DJI Mavic, Air and Mini Drones
Friendly, Helpful & Knowledgeable Community
Join Us Now

This is the latest news out of New York City Concerning the Flying of Drones…

This might make some mad, but the truth is - their sandbox, their rules. On the ground.
Washington State requires all commercial drones to be registered with the State's Aviation Division yearly, at $15 per drone. Commercial photography within Seattle City limits requires a film permit which I believe is $5000. Not sure how that is enforced.
 
Washington State requires all commercial drones to be registered with the State's Aviation Division yearly, at $15 per drone. Commercial photography within Seattle City limits requires a film permit which I believe is $5000. Not sure how that is enforced.
But no state registration required for recreational drones in Washington state, correct?

I think people are mostly ok with registration at the commercial level but would find it somewhat unusual to require it for people who simply want to fly for fun.
 
Last edited:
But no state registration required for recreational drones in Washington state, correct?

I think people are mostly ok with registration at the commercial level but would find it someone what unusual to require it for people who simply want to fly for fun.
No, only commercial pilots have to pay. Launching and landing from public property in Seattle is challenging for recreational as well though. I fly early in the morning and avoid problems, and I try to stay over the water. Seattle is not drone friendly for the most part. A few years ago a Phantom 3 fell over a parade route, hitting two pedestrians, causing a concussion in one. And then an Inspire caught in power lines causing brown outs to our houseboat population for a few weeks, another cause to hate drones. It cost the city $35000 to take a barge with a crane out to remove the offending and now-fried Inspire from the power lines and restore full power to the Marina community.
I can understand why NY is taking this stance, however much I disagree with it.
 
Last edited:
REMOTE POSSIBILITIES
City institutes rules and fees aimed at controlling drones

New York Daily News ∙ 22 Jul 2023 ∙ BY MICHAEL GARTLAND

Drone operators will have to be licensed by the feds and pay a fee under rules announced Friday by NYPD Commissioner Edward Caban and Mayor Adams (below).

View attachment 166307

Mayor Adams is moving New York City into the drone zone, but critics fear some will be left behind. Adams and top city officials announced Friday that the city is adopting new guidelines around drones intended to make it easier to use them for building and infrastructure inspections, as well as other commercial uses.

“Drones are proven technology, and they’re being used every day,” Adams said during a press conference on the Lower East Side. “The city of New York cannot lead from the rear. We must lead from the front.”

View attachment 166308

The new guidelines and permitting process for drones opens their use up to anyone who wants to apply to the NYPD for a $150 permit. But obtaining a permit comes with requirements, including that the drone operator have a remote pilot certificate, the guidelines for which are laid out by the Federal Aviation Administration.

“Prior to the creation of this process, if someone launched a drone within city limits, they were always, always in violation of the law,” NYPD Commissioner Edward Caban said Friday. “Now, we are creating a balance between legal access and safety for all.”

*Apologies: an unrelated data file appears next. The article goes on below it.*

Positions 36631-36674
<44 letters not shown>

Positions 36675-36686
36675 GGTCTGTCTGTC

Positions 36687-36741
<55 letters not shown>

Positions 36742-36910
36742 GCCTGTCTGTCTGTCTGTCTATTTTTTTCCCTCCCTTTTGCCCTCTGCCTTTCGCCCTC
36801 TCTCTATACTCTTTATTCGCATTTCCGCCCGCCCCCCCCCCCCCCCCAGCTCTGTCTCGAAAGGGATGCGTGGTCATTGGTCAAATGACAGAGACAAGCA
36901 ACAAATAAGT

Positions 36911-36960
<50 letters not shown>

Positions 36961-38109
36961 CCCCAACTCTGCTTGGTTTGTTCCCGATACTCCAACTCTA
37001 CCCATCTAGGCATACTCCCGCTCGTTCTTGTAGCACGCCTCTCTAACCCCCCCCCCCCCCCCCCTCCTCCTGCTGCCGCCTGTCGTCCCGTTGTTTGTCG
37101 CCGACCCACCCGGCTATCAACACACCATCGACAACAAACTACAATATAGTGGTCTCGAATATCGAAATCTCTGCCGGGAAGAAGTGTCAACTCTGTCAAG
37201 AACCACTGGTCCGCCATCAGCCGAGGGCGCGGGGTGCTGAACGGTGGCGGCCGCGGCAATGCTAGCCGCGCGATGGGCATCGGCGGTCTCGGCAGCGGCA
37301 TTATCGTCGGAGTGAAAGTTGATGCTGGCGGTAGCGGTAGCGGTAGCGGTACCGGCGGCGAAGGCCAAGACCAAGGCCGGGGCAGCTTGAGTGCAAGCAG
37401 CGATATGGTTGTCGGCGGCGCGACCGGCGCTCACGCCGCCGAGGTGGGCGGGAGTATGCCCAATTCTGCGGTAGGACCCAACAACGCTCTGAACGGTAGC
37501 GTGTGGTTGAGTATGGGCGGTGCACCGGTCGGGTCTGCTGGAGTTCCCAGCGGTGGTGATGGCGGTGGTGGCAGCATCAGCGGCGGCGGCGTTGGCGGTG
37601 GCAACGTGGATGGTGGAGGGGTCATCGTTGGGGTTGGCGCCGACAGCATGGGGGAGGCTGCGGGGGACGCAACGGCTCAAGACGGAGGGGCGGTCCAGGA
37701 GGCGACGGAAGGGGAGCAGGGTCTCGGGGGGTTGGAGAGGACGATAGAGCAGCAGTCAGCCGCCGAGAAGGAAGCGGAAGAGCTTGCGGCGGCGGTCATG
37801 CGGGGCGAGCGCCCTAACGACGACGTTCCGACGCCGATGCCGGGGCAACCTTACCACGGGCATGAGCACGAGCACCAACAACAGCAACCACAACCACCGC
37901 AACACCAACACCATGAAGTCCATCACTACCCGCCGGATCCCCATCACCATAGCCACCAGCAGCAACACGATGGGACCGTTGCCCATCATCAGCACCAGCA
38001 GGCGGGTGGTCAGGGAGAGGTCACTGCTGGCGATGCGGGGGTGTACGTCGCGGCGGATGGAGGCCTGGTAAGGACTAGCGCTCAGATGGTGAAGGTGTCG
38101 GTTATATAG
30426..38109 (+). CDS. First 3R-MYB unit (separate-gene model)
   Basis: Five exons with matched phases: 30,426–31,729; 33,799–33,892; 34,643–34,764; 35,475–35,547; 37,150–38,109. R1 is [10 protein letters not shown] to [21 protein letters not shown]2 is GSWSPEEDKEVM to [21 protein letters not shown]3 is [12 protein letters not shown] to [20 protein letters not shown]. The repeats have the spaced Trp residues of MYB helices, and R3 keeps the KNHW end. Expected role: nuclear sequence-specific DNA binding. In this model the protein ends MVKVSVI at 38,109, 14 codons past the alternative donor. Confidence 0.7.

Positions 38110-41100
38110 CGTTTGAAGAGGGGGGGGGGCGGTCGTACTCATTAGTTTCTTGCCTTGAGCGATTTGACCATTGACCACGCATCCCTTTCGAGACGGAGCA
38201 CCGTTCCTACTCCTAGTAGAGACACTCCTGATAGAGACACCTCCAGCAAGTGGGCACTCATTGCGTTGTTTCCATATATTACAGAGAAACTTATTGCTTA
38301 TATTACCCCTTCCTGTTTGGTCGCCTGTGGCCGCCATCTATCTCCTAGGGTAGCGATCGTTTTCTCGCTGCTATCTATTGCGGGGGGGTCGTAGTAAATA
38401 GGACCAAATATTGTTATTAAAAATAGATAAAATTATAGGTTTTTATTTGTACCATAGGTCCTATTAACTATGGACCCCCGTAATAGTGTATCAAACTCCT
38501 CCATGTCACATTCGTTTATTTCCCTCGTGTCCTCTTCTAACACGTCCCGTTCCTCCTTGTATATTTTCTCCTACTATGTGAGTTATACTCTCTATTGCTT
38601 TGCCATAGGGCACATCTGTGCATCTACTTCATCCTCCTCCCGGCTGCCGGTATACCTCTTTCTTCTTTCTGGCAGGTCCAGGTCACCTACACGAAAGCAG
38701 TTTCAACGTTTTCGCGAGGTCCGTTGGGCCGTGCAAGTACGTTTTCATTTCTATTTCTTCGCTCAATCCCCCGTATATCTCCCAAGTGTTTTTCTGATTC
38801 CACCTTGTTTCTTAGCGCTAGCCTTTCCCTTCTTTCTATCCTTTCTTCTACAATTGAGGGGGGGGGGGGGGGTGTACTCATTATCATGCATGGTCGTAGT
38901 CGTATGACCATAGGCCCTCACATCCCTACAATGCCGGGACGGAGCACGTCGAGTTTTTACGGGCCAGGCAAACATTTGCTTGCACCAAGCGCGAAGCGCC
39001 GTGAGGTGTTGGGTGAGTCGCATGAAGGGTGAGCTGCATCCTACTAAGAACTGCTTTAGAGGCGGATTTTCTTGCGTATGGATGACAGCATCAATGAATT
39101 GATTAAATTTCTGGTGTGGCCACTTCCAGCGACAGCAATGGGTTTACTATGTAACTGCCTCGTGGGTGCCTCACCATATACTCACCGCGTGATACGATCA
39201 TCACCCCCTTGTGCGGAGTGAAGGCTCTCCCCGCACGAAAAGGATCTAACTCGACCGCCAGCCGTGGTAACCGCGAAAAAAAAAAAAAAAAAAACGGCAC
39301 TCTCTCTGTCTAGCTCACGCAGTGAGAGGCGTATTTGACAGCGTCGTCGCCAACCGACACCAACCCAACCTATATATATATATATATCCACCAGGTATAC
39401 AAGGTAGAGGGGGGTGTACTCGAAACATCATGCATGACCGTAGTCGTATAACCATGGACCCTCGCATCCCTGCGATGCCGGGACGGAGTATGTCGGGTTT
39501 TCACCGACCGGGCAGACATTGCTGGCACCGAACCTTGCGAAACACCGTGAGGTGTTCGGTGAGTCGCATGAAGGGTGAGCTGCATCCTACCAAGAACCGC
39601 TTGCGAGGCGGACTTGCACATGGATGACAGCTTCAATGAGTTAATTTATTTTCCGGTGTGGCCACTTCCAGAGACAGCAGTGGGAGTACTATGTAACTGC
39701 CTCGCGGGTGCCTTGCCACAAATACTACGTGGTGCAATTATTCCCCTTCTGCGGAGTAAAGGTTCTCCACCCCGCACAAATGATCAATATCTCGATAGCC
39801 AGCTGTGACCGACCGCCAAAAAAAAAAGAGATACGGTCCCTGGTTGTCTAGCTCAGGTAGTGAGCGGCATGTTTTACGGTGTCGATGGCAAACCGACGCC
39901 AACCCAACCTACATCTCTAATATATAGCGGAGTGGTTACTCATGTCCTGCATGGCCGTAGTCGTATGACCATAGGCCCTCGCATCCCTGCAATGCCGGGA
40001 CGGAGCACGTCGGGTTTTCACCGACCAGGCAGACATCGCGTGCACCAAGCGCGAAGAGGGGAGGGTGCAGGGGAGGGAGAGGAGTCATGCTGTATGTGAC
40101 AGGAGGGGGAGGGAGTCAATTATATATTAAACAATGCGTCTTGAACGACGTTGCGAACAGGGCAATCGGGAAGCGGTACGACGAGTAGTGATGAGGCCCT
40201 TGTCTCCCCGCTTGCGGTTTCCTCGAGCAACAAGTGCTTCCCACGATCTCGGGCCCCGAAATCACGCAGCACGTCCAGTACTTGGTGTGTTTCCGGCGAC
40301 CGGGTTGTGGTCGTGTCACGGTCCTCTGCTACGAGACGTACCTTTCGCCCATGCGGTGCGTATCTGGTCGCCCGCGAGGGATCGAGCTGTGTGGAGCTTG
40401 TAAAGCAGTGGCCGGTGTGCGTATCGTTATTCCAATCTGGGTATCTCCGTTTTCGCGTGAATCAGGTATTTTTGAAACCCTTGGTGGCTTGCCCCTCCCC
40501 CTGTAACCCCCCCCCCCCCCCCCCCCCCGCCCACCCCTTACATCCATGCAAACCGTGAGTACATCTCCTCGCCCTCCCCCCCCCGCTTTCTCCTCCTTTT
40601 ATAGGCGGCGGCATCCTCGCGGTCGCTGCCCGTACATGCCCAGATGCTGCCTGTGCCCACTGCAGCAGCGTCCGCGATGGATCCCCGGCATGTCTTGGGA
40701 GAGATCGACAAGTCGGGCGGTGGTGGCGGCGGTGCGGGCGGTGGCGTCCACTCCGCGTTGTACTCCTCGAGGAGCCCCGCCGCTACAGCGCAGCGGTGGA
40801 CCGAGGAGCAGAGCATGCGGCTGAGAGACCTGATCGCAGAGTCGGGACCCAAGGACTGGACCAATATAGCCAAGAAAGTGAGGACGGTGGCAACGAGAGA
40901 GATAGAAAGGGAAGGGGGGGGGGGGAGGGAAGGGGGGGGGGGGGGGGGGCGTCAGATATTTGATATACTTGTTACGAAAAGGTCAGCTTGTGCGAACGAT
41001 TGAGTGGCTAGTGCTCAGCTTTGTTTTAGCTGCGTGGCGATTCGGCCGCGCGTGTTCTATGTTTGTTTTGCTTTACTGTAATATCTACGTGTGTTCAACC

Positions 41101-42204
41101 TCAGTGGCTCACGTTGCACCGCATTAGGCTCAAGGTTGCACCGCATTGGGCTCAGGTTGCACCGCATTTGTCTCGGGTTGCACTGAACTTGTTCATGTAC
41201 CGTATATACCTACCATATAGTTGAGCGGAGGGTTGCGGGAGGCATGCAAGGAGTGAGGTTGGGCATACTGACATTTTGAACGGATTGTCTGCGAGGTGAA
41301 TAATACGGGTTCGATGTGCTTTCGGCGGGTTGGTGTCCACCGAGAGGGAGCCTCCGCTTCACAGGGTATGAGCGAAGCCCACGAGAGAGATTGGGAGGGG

The requirements around getting a permit and the fee associated with it are likely to limit the number of people seeking to use drones for recreational purposes. But the requirements include provisions that might curb more practical applications of drones as well.

According to the city’s website, applications must be submitted to the city at least 30 days in advance of the first proposed take-off or landing — a timeframe media lawyers say precludes news outlets from using drones to cover breaking stories.

“These proposed rules totally ignore the news media,” said Robert Roth, a Brooklyn-based media lawyer.

That isn’t his only concern. Since the new guidelines aren’t enshrined through a law passed by the City Council, he’s skeptical they’d hold up in court if they were to face a legal challenge.

“It’s a great doubt in my mind, and that of many other lawyers, as to whether or not the NYPD can enact a regulation that effectively amounts to amendment of city law,” Roth said. “I don’t think they can do it.”

Officials from the Adams’ administration did not immediately respond to questions about the issues raised by Roth.

During his press conference Friday, Adams was asked a more general question about how news organizations would be allowed to use drones. He responded by pointing to the new permitting process.

“By having a website, you can see that we are utilizing the permission process in the correct way, and that’s the goal,” he said. “The goal is transparency, allowing people to take away the uncertainty.”

City officials expect contractors and private entities to submit applications for other practical uses like buildings inspections and environmental impact assessments.

The city itself is already using drones for its own inspections and assessments. And Adams has previously touted the city’s use of new technology, most notably when he pointed to use of both drones and robotic dogs in the wake of a downtown building collapse in April.

Deputy Mayor Meera Joshi ticked off several ways the city is now using the technology in other ways, including for bridge inspections conducted by the Transportation Department, facade inspections done by the Buildings Department and an assessment of the city’s tree canopy being undertaken by the Parks Department.

“There are sadly many conditions in this city where a drone inspection is the only way we’re going to be able to see the critical, dangerous fault lines that need rapid repair,” she said.

End of Story…………………..